Beautiful Manuka bay credit doc

From the unruffled solitude of Manuka Beach, I then tootled along the coast to size up the remains of Port Robinson. Named after William Robinson, he was at the forefront of nineteenth century pastoralists and the self-sufficient pastoral kingdom of Cheviot Hills. Better known as ‘Ready Money’ because he usually paid in cash, alongside developing his great estate of Cheviot Hills, he built the Hurunui Bridge and the Port Robinson slipway.

Remains of slipway at Port Robinson credit mike yardley

Echoes of his legacy are ever-present in these parts. His incredibly ambitious slipway on such an inhospitable coast enabled ships to anchor in the lee of the headland, while boats carried the wool clip to them, from the slipway. Today, the remnants of that daring slipway can still be seen, after a gnarly ten minute walk down the hillside track to the cove. The main trunk railway line from Christchurch finally reached Domett in 1907, rendering the “port” redundant.

Hurunui suspension bridge credit mike yardley

Back on the road, I drove down the hill to soak up the simplistic, timeless charm of photogenic Gore Bay. The money shot is undeniably at Cathedral Cliffs lookout, serving up drool-worthy views of this sprawling eroded siltstone and sandstone formation, conjuring the grandeur of a cathedral with its grand assembly gothic-like fluted columns. It’s a star specimen of badlands-style erosion. When the rain falls, the gravel layer at the top protects the softer sedimentary layers directly below from being eroded and washed away, allowing these vertical rib-like formations to take shape. It’s a view to take your time over as you marvel over nature’s dramatic artwork.

Fluted pillars of the Cathedral Cliffs credit CheviotNZ

With a classic Kiwi beach vibe, Gore Bay is renowned for having the most consistent surfing in Canterbury, a very safe swimming beach, and it’s laced with fabulous walks. At low tide, you can walk to Port Robinson from the beach at Gore Bay.

Beach and cliffs at Gore Bay credit CheviotNZ

Ready Money built his wife, Eliza Robinson, a summer cottage here in 1867, enabling her to take the sea air when his mates arrived at the homestead for mannish pursuits. It’s uplifting to see this historic cottage looking so well-maintained.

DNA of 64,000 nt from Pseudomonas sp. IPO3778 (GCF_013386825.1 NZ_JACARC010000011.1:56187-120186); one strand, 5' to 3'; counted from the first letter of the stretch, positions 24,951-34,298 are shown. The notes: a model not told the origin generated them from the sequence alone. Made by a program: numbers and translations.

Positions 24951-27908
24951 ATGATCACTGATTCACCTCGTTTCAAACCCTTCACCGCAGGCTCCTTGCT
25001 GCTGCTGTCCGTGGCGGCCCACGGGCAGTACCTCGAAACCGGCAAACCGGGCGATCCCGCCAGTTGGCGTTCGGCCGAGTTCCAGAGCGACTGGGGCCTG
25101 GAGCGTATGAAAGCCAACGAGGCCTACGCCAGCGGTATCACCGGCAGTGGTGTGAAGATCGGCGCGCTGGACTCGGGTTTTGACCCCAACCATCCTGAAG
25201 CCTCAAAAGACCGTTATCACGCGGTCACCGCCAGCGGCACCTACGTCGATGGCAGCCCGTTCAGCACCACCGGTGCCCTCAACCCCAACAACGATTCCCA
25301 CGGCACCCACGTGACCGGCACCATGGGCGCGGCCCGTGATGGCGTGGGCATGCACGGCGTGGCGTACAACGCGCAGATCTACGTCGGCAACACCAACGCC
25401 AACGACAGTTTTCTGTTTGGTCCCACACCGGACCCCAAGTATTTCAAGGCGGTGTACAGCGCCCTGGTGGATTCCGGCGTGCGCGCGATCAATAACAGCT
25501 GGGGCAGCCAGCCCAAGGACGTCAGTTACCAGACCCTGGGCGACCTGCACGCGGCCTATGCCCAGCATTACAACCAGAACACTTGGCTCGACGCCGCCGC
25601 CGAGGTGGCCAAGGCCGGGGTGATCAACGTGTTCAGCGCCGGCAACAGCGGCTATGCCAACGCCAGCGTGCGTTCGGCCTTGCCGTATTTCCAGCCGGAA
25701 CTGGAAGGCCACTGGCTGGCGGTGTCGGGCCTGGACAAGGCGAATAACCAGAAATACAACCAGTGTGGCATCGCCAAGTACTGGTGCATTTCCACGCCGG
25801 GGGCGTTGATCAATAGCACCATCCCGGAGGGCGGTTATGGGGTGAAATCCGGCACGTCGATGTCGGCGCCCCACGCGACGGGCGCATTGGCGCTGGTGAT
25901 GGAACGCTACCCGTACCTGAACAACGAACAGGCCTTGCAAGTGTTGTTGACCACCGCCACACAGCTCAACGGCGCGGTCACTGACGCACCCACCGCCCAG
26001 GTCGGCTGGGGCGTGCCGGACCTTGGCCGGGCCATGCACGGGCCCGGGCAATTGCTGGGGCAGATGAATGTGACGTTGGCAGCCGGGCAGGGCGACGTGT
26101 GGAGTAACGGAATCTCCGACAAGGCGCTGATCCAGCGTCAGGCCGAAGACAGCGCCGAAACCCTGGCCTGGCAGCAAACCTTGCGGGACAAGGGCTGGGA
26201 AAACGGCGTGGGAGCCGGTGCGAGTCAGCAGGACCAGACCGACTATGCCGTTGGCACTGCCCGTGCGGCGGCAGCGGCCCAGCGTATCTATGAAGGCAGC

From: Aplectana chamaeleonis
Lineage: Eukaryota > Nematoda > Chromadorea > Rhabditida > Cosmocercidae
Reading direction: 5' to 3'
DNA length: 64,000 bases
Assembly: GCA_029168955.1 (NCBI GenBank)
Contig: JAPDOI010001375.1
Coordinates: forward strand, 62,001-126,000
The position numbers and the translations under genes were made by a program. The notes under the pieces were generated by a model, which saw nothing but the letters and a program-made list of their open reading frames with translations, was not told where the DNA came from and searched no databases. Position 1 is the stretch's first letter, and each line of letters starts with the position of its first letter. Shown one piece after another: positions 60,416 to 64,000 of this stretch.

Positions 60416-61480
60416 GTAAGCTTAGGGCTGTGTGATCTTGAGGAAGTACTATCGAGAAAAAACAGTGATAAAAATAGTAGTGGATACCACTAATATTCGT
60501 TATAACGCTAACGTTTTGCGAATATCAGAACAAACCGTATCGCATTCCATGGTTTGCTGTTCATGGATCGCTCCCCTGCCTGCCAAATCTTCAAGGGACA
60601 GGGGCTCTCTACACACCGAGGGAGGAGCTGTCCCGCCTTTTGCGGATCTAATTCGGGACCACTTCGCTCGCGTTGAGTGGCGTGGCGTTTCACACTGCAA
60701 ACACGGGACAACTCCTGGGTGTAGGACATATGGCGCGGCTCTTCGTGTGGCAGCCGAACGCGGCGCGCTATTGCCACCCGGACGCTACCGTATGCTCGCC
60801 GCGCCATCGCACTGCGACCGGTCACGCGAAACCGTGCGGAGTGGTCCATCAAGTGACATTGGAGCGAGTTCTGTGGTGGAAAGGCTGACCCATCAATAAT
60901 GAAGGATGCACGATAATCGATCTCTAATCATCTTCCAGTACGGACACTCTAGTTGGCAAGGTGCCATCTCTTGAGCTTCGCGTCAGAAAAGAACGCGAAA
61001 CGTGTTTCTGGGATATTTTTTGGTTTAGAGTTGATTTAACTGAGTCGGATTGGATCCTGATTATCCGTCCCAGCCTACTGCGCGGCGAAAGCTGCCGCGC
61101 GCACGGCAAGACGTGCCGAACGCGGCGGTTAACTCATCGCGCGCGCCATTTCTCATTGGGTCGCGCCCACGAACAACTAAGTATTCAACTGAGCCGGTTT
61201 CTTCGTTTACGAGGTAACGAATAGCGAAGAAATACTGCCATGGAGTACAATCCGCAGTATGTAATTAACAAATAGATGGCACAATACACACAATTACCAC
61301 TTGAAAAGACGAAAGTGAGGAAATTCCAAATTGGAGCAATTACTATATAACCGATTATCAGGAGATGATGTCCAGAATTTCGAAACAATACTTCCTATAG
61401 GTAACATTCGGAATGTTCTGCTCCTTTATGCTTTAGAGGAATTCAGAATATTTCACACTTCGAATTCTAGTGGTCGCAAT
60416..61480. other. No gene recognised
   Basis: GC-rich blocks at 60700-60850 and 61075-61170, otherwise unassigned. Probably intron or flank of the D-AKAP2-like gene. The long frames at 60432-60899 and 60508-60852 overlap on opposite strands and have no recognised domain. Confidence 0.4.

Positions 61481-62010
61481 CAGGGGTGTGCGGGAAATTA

Eliza Robinson cottage credit mike yardley

A superb walk is the Tweedies Gully Track, which zips you through rich broadleaf coastal forest featuring five-finger and kawa kawa, serenaded by bellbirds and fantails, before topping out at an open lookouts with enormous views of Pegasus Bay and the ravishing topography. You’ll also get some close-up perspectives of those legendary Cathedral Cliffs from the bottom of this canyon. Recent heavy rain has caused some damage to the track, so follow the detours.

Chill time at Gore Bay credit mike yardley

Complete the circuit by driving around to Cheviot. I adore the Ready Money Trail, a recently developed walking track within the wonderful woodlands of Cheviot Hills Reserve. Great drifts of golden leaf fall are just cracking into life for their seasonal outing, while in spring, the woodlands would make William Wordsworth blush, ablaze with daffodils. The 50 hectare reserve was originally owned by William Robinson who planted an eclectic range of English, European and Australian trees in the 1860s’, most of which are still standing today.

Ready Money Trail credit CheviotNZ

He also set out miles of hawthorn hedges, part of which still survive around Cheviot. The remains of Robinson’s stables and even the concrete foundations of his acclaimed 40-room mansion, that burned down in 1936, can be found in the reserve. The mansion’s original front steps now support a small cricket pavilion, while the manager’s house and the estate’s original bell tower are now in private residence, on Gore Bay Road, close to the reserve. Follow the 3km-long track around the reserve and get a sense of the backstory from the sign-posted historical sites along the way.

Cheviot Hills Reserve in autumn credit visit hurunui

Whether you’re sampling wines in the coolest little wine region of Waipara, marvelling over limestone landscapes, soaking in thermal hot pools, recharging yourself on a high country farm-stay or blazing the magnificent coastal and forest trails, the Hurunui District is primed for indelible holiday experiences. Make your first stop the region’s official visitor’s website.